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Ubuntu 22.04 LTS Beta Released With Many Improvements

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  • #31
    Originally posted by kobblestown View Post

    This has always worked for me. I usually install Server and only then a desktop environment.
    doesn't ubuntu server come with some (unnecessary for desktop) packages installed by default? i know one can remove them via apt, but it does seem like a PITa (or maybe i'm just lazy). what's the easiest way to install the **complete kubuntu** and which packages didn't make to the 'stripped' version of it (like you can chose during the installation)?


    • #32
      Originally posted by CochainComplex View Post
      I know but its about Ubuntu - Mantid the user I'was responding to is not mentioning that he is on Fedora.
      Ubuntu 21.04 is also using Wayland by default. Maybe it's the new tripple buffering feature what makes Gnome more responsive.


      • #33
        Originally posted by ZarathustraDK View Post
        Do ordinary people still use Ubuntu? It's been awhile since I last used it. Got the impression that they kind of departed from "Linux for human beings" and went all server/IoT/cloud to pay the bills. Got the impression most folks nowadays go something like PopOS, Fedora or Arch(-derivative), then again I'm gaming-focused so that may have something to do with it.
        It's easy to get that impression since the non-Ubuntu users are a very loud crowd here. The truth however is that Ubuntu is by far the most used distribution among users including gamers (the latest Steam Survey have Ubuntu at the first place at 0.22% of all Steam users, the second one is Arch with 0.13%).


        • #34
          Originally posted by tildearrow View Post

          Latency - not ready for professional audio applications
          Which was never the goal of Pulse in the first place. Which of course doesn't make it "false" as such but the "not ready" part is kinda disingenuous when it was never the goal.


          • #35
            Contributing to
            sudo apt-get install hw-probe --no-install-recommends
            sudo -E hw-probe -all -upload


            • #36
              Originally posted by Schmellow View Post

              It's a moderately well known issue/notabug/feature of gtk4 font rendering (

              There is a workaround ( and Fedora may include it F36 (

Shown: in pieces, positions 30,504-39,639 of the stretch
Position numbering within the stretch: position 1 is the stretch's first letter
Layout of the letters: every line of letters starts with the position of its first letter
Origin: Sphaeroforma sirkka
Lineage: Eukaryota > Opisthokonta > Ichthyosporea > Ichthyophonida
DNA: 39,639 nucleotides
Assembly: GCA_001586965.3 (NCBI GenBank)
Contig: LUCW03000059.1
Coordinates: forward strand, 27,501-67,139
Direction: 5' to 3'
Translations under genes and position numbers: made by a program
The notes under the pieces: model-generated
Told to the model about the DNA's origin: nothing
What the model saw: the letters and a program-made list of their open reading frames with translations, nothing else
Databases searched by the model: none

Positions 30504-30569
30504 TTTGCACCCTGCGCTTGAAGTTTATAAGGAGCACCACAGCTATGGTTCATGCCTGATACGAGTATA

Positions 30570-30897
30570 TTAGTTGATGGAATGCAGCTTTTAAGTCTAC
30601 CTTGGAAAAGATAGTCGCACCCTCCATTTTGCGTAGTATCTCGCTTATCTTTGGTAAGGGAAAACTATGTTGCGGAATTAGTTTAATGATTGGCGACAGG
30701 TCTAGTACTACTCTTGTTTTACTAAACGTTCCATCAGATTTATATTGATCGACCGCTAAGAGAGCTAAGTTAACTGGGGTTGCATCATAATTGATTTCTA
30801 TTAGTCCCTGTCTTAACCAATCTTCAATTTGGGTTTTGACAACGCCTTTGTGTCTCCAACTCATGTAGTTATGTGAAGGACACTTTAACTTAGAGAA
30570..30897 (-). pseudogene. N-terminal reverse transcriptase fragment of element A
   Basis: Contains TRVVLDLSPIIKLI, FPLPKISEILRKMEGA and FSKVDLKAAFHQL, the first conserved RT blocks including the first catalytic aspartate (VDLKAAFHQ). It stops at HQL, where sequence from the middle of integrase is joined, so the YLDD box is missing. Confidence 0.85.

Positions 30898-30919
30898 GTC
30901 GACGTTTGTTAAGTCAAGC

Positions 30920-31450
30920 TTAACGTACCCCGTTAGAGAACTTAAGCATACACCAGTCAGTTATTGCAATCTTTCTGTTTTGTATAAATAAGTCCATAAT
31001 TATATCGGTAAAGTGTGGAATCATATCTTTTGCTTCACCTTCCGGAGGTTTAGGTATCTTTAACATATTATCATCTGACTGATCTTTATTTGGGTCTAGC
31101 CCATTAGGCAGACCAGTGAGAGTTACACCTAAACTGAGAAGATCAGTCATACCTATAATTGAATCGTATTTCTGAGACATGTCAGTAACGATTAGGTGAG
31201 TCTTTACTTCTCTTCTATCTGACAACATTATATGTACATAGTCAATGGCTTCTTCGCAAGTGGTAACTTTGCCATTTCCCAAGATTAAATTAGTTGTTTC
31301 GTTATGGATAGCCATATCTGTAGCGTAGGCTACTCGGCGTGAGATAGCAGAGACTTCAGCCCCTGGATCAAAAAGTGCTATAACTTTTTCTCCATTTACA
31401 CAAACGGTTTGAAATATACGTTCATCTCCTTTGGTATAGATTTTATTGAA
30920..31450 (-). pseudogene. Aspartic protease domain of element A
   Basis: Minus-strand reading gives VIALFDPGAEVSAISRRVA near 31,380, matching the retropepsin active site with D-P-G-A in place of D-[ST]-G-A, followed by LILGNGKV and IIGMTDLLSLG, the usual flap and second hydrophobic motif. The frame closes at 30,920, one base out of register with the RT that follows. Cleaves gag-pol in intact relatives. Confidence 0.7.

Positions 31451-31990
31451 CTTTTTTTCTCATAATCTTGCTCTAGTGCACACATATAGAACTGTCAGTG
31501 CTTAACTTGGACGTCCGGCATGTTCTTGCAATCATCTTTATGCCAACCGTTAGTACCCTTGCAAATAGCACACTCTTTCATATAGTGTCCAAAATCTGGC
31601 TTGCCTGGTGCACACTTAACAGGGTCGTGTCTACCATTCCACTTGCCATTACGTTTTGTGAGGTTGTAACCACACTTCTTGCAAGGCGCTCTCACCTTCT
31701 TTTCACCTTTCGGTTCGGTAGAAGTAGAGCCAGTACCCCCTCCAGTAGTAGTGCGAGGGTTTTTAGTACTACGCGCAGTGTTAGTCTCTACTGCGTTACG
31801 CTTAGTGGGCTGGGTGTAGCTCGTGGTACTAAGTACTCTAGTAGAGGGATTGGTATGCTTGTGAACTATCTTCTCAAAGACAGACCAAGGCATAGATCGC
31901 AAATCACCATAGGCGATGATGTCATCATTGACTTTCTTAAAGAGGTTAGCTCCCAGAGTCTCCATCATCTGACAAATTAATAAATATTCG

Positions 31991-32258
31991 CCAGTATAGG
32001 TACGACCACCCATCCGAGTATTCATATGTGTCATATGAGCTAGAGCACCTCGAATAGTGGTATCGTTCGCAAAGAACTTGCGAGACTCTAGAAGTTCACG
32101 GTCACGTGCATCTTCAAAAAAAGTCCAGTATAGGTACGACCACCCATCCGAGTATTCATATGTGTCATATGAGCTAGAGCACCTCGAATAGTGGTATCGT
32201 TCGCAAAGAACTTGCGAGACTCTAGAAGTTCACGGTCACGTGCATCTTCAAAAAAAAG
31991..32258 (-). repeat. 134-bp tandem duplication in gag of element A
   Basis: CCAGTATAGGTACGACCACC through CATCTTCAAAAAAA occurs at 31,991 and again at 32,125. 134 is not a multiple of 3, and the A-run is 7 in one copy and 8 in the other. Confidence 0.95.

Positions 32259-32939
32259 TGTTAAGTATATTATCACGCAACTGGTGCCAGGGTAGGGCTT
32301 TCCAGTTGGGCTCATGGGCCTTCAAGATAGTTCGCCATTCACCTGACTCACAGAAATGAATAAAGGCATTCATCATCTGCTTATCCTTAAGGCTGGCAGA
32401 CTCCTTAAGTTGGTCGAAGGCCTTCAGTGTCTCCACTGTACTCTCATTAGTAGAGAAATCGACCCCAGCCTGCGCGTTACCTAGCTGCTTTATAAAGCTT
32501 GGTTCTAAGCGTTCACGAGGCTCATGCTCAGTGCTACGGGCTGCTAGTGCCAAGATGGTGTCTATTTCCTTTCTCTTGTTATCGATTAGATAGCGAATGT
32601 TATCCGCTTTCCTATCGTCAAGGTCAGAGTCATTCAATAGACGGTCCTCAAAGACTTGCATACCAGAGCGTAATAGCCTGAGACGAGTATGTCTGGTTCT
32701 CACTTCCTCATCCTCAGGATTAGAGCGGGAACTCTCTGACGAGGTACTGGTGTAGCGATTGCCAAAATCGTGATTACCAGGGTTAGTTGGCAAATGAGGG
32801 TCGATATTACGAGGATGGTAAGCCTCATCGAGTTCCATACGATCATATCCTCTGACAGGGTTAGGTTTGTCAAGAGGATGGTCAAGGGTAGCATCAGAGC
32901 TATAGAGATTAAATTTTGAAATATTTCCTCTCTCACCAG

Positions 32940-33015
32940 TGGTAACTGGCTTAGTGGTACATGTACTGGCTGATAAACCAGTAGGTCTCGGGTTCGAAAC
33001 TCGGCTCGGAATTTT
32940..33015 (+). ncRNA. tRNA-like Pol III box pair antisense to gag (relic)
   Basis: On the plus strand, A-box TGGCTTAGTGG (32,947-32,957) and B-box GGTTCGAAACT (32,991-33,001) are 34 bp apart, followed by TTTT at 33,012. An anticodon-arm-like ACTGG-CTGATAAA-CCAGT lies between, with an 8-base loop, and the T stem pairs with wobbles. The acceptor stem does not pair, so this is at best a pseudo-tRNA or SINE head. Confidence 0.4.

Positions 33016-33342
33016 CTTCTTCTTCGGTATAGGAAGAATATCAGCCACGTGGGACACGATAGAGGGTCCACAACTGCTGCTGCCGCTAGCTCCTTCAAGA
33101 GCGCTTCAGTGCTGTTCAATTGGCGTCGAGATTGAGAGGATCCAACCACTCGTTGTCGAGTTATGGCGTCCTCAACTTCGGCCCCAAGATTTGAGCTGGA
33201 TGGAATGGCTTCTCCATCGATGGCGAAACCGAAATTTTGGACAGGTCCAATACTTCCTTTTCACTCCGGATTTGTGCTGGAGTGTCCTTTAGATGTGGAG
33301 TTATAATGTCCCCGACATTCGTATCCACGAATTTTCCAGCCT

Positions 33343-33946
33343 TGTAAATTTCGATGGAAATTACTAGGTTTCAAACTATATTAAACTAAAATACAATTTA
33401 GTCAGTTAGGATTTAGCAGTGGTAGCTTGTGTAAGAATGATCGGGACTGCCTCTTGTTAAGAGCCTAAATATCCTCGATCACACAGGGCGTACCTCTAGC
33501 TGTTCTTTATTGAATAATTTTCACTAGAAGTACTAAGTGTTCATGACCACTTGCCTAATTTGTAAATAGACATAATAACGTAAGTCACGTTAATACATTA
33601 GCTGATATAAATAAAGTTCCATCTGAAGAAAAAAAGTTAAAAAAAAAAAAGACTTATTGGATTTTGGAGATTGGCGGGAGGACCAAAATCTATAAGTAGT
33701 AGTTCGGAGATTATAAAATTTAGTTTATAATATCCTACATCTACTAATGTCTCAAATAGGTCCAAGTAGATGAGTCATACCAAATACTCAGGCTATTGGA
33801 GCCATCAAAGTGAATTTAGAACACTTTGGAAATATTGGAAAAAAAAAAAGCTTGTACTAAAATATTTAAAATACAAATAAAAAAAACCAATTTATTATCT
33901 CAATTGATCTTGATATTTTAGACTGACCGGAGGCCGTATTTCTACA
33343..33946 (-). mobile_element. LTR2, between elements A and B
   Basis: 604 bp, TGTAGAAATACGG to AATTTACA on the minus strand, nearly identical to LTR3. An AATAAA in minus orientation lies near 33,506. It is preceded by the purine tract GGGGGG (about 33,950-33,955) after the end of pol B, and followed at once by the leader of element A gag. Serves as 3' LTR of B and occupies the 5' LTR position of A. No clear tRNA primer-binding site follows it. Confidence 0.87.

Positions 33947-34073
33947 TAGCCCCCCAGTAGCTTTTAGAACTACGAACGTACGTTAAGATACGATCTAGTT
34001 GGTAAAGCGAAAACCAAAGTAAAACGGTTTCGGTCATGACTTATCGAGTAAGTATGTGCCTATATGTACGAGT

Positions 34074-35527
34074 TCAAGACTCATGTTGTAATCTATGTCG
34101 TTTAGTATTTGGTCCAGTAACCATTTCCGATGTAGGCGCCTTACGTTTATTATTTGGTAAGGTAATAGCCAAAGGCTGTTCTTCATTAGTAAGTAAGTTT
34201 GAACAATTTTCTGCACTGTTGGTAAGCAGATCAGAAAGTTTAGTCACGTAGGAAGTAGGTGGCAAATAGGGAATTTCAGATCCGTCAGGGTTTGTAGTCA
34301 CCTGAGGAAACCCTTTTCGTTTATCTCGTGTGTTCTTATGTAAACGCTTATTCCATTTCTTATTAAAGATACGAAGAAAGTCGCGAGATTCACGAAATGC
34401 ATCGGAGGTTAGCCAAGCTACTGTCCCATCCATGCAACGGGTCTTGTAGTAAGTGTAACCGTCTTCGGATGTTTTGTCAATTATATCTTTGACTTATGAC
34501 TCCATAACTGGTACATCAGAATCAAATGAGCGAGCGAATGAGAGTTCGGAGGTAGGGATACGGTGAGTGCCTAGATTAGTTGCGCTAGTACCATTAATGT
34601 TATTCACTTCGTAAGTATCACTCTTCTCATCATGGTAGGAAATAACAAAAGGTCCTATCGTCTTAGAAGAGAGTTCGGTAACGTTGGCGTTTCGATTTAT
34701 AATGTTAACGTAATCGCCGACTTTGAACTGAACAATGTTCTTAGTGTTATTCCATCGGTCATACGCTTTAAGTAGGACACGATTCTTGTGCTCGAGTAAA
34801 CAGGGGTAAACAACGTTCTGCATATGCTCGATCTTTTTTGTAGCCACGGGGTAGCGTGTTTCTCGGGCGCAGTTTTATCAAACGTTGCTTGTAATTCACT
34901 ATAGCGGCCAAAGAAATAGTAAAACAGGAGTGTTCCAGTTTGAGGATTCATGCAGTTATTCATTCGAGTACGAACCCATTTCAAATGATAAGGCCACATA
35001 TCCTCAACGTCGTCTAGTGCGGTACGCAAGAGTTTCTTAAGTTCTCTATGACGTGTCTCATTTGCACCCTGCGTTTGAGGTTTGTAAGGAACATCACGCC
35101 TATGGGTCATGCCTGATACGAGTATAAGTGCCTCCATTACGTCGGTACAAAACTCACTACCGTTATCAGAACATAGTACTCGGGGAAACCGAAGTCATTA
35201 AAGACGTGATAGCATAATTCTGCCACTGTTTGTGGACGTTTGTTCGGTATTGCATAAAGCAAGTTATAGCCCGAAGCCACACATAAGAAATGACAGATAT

Thanks, but that tweak only addresses ~5% of GTK4's blurry text rendering problem. I did a side-by-side comparison GTK3 vs GTK4 this week, and most of the blurriness was due to GTK4's failure to use subpixel rendering.


              • #37
                Originally posted by openminded View Post

                Is it me or there's something terribly wrong with fonts in GTK4 apps? They look awful on FHD displays. No matter if app is flatpak or not, some parts are just blurry as hell.
                No, it's not just you. Unlike GTK3, GTK4 doesn't use subpixel rendering to display text. As a result, text is unnecessarily blurred along the horizontal axis on standard displays and monitors -- probably well over 90% of laptop and desktop displays currently in use. At 96ppi and 115ppi, the blurring is obtrusive. At 165ppi, the blurring is subtle but still a source of eyestrain. I haven't tested on anything higher than 165ppi because that's the highest resolution display I have. A back-of-the-envelope calculation (20/20 vision at 50cm viewing distance) suggests the difference in text rendering between GTK3 and GTK4 should stop mattering on displays that are >350ppi. By contrast, text on GTK3 is tack-sharp on my 96ppi external monitor, except for a faint trace of colour fringing on a few glyphs (letters) in very small, compact fonts where vertical elements are thinner than one pixel wide (GTK4 renders the same glyphs as a mushy grey smear).


                • #38
                  Originally posted by Amano View Post
                  esa-va-drivers/jammy,now 22.0.0-0ubuntu2 amd64
                  My tired brain works in funny ways.

                  "esa" and "v" and "drivers" in the same line? → VESA drivers! → SciTech Display Doctor!

                  (Also EISA)


                  • #39
                    Originally posted by Drago View Post

                    You don't need to settle with U16, there is Ubuntu Unity distro, that slaps Unity 7 over official Ubuntu. I am using it right now.
                    I am using Ubuntu Unity 20.04 since more than a year as my primary system as well. Fun fact: it's created by a 12 y.o. kid


                    • #40
                      Originally posted by wooque View Post

                      I use bluetooth audio for years and never had problem on Pulseaudio, as well with power consumption. Pipewire is better technically wise, but I didn't notice anything when I switched except it's started to automatically switch to Bluetooth audio when connected (at least on GNOME)
                      Pulseaudio does not work with higher quality codecs like sbc-xq. It also has trouble switching modes when the device is a headset and you need full duplex - you end up with very low quality audio on the playback and on recording. This is a massive issue for me as I work remotely and constantly perusing my bluetooth headset. I switched to pipewire just last week to see just how it works in my system and it works beautifully - 6 months ago that wasn't the case. My bose nc700 finally work properly and automatically switches audio modes when pipewire detects a call being made (works with firefox & google meet for starters).